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Why Do Fools Fall in Love


Friday August 28, 1998

     "Why Do Fools Fall in Love" is not quite the question asked by this up-tempo, relentlessly cartoonish biopic focusing on the tangled romantic life of an early rock star. "Why Do Fools Fall in Love With Frankie Lymon" is more like it.
     As the lead vocalist for the Teenagers, Lymon (played by Larenz Tate) helped turn "Why Do Fools Fall in Love" into one of the biggest hits of 1956. He followed it with "I'm Not a Juvenile Delinquent," "I Want You to Be My Girl" and other songs characterized by his trademark piercing high voice.
     Though this success was short-lived, Lymon on a personal level was apparently quite the boy who couldn't say no. When he died of a drug overdose in 1968, just past his 25th birthday, he left behind a marital history worthy of a man several times his age.
     It is in fact three wives who face the camera, one after another, each claiming to be Lymon's true love and legal spouse. Here's the glamorous Zola Taylor (Halle Berry), a member of the Platters, one of early rock's supergroups. Next comes the feisty Elizabeth Waters (Vivica A. Fox), a prison-hardened former shoplifter and prostitute. Last in line is Emira Eagle (Lela Rochon), a demure, well-bred Southern educator.
     This trio first meets as a group in 1985 in the offices of Morris Levy (Paul Mazursky), the shrewd operator whose company released Lymon's hits. When trading "Miss Thing"-type insults doesn't clear the air, a lawsuit to determine the identity of the true widow and heir to Lymon's royalties becomes inevitable.
     Though other people testify in the trial, notably Little Richard playing himself and saying things like "I am the originator, the emancipator, the motivator," most of "Fools" is told in flashback as each woman takes the stand and relates her portion of Lymon's life.
     The Taylor sections are the most fun, largely because Taylor knew Lymon when he was at his performing peak and director Gregory Nava, whose last film was "Selena," does an energetic job of re-creating the exuberant rock stage shows of the period.
     By the time Waters connected with Lymon, he had become a junkie, and she ended up ruining herself trying to pay for his drugs. As a been-around woman never at a loss for an insulting put-down ("He dropped you like a whore's panties" is one example), Fox gives "Fools' " most engaging performance. Unfortunately, she's also involved in the film's least convincing area, the jarring sections that deal with the troubles brought on by Lymon's habit.
     Last to the altar is Eagle, the sister of one of the singer's Army buddies. The Lymon she knew was more of a homebody than a homeboy--someone so different than the man the other two women married that, as someone sarcastically comments, it "seems like anything in a skirt was Frankie's type."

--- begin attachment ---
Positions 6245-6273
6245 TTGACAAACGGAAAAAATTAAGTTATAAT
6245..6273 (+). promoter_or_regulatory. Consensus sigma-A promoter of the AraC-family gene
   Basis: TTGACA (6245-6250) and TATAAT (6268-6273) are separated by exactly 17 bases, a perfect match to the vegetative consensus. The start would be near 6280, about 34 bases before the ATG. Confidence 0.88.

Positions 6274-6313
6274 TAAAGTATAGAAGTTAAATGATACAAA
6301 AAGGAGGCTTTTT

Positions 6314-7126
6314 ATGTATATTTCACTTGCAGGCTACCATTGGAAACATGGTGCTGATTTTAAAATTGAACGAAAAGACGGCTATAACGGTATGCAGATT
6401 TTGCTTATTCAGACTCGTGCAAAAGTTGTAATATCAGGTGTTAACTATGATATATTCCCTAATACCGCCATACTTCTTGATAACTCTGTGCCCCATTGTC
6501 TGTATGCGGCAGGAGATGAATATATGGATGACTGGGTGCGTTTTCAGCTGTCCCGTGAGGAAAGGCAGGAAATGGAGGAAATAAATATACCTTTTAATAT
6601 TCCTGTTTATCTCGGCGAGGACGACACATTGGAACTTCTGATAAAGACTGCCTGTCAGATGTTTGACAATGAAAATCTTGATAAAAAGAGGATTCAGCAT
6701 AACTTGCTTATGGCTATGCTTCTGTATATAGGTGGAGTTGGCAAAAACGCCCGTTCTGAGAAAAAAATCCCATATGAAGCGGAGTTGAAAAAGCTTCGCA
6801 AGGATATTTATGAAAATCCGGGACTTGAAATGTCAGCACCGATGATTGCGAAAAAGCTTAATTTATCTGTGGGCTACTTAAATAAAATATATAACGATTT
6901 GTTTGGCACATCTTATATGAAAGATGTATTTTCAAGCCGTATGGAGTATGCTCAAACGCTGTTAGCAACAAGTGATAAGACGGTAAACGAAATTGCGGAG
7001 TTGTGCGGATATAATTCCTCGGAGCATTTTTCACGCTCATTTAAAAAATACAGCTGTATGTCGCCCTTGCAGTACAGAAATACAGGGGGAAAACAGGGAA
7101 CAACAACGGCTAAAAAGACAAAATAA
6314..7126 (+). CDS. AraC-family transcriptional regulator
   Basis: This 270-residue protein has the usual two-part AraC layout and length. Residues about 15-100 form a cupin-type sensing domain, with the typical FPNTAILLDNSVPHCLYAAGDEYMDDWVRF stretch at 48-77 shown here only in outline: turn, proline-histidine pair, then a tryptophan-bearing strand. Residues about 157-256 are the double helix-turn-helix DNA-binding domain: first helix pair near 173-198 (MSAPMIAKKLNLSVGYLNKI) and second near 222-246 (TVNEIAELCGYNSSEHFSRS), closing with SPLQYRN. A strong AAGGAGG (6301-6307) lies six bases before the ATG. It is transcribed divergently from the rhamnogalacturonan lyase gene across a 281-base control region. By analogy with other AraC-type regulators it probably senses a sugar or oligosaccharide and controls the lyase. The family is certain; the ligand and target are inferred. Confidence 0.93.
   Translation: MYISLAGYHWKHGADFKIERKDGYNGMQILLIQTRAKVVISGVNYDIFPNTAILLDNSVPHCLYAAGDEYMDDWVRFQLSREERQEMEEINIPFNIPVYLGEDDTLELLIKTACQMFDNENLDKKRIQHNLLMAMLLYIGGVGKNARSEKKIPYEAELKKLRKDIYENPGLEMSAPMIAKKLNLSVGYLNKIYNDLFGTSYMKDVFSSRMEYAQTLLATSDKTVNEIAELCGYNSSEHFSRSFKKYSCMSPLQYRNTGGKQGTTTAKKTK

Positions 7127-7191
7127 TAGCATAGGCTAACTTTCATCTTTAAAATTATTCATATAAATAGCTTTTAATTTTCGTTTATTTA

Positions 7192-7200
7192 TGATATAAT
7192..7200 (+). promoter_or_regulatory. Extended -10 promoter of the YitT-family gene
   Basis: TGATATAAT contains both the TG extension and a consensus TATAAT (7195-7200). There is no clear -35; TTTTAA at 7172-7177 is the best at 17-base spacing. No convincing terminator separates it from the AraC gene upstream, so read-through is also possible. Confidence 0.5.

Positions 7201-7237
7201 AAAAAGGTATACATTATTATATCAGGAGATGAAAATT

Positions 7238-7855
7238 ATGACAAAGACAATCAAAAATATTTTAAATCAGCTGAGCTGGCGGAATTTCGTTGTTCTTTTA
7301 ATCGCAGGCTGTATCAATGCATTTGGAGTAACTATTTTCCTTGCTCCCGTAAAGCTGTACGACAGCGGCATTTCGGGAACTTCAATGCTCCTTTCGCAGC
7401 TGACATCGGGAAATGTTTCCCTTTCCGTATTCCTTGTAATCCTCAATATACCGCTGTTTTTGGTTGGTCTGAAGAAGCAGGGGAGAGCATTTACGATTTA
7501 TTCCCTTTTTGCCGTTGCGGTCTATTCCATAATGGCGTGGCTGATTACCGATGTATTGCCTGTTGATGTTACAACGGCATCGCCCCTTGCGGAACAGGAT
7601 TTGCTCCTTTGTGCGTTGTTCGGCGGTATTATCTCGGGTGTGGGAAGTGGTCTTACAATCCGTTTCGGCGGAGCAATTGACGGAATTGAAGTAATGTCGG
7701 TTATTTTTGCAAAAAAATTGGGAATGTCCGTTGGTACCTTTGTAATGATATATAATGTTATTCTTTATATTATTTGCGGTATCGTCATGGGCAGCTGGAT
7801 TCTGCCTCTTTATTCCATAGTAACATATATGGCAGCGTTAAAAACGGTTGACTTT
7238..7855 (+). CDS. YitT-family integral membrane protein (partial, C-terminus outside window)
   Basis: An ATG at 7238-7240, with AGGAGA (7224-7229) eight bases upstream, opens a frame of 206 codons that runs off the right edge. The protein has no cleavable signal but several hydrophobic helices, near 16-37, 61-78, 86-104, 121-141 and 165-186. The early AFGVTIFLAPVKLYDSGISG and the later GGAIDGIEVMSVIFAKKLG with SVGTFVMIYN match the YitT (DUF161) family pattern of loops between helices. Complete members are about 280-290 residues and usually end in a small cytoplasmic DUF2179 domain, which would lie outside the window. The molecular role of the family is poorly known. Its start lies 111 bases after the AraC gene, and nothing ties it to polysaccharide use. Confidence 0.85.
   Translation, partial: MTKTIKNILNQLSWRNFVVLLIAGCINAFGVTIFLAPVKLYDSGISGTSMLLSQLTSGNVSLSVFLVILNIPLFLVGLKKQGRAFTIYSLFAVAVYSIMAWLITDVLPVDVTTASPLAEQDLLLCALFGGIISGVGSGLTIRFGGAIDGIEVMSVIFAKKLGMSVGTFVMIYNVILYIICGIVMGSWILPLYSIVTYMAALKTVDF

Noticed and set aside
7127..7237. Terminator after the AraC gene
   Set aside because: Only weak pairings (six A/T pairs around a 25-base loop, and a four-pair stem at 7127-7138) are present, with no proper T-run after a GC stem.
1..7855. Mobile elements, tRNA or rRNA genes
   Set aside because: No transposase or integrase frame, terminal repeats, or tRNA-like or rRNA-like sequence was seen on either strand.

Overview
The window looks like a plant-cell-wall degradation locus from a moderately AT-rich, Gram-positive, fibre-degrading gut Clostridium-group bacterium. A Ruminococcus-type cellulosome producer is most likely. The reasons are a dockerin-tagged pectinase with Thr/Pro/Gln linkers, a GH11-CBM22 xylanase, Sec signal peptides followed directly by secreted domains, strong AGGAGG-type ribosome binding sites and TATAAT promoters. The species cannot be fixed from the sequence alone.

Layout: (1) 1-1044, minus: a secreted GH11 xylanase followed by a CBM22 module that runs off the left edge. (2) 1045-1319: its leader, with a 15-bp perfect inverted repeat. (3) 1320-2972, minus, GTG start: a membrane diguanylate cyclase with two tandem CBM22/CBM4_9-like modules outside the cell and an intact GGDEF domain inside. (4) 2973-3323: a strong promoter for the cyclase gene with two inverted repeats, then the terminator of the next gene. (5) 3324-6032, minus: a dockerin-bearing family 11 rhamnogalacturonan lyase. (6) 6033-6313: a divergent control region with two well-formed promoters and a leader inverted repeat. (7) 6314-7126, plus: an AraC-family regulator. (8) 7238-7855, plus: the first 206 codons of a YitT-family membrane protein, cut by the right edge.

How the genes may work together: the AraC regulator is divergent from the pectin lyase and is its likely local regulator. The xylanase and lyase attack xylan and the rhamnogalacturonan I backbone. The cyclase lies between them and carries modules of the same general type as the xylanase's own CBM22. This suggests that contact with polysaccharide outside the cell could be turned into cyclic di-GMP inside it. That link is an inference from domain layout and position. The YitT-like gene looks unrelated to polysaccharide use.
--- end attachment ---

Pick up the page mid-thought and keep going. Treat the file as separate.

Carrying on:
Paralleling the spectacle of these three women battling over Lymon's heritage is the way different elements of this film, directed by Nava from a script by Tina Andrews, are in conflict with one another.
     Yes, the three women are gorgeous and talented, and it is fun to see them having at one another. Also a plus is the entertainment value of the film's infectious classic rock soundtrack, which (besides the Teenagers hits sung by Lymon) includes songs like "The Great Pretender," "Try a Little Tenderness" and "Heat Wave."
     Hampering this on the negative side, besides the film's awkwardness with its dark moments, is an inability to provide more than the most superficial look at anything. Nava, whose credits besides "Selena" include "My Family" and "El Norte," is given to pitching things as broadly as the law allows, and what "Fools" is most reminiscent of is love story comics from the 1950s with titles like "Realistic Romances" and "Teen-Age Temptations."
     It's a mark of how shallow "Fools" is that even as gifted an actor as Tate (excellent in "Menace II Society" and "Dead Presidents") can't turn Lymon into anything more than a cipher. Half adroit flatterer, half emotional infant, the film's Lymon offers hardly a clue as to why his real-life counterpart was so irresistible to women.
     And while "Fools" ends with an on-screen disclaimer that it is "a dramatization based upon certain historical events and the lives of real people," its inability to incorporate key elements of the real Lymon story hampers it dramatically.
     For part of Lymon's appeal to women was how uncommonly young he was; the singer's first hit came before he was 14, younger than most romantic leads can play. Similarly, one of the unexamined factors in his turning to hard drugs was apparently the difficulties caused by his voice beginning to change.
     Though Nava's soapy directing style makes "Fools" watchable enough in a campy way, the film's unsophisticated nature undermines its better qualities. Absent the kind of star performance Jennifer Lopez gave in "Selena" (and that film's cleaner, more direct story line), cornball dramaturgy can take audiences only so far and not one note further.

Why Do Fools Fall in Love, 1998. R, for language and some sexuality. A Rhino Films Production. Director Gregory Nava. Producers Paul Hall, Stephen Nemeth. Executive producers Gregory Nava, Mark Allan, Harold Bronson. Screenplay by Tina Andrews. Cinematographer Ed Lachman. Editor Nancy Richardson. Costumes Elisabetta Beraldo. Music Stephen James Taylor. Production design Cary White. Art director John Chicester. Set designers Clare Scarpulla, Michael Bernard. Set decorator Jackie Carr. Sound Veda Campell. Running time: 1 hour, 56 minutes. Halle Berry as Zola Taylor. Vivica A. Fox as Elizabeth Waters. Lela Rochon as Emira Eagle. Larenz Tate as Frankie Lymon.

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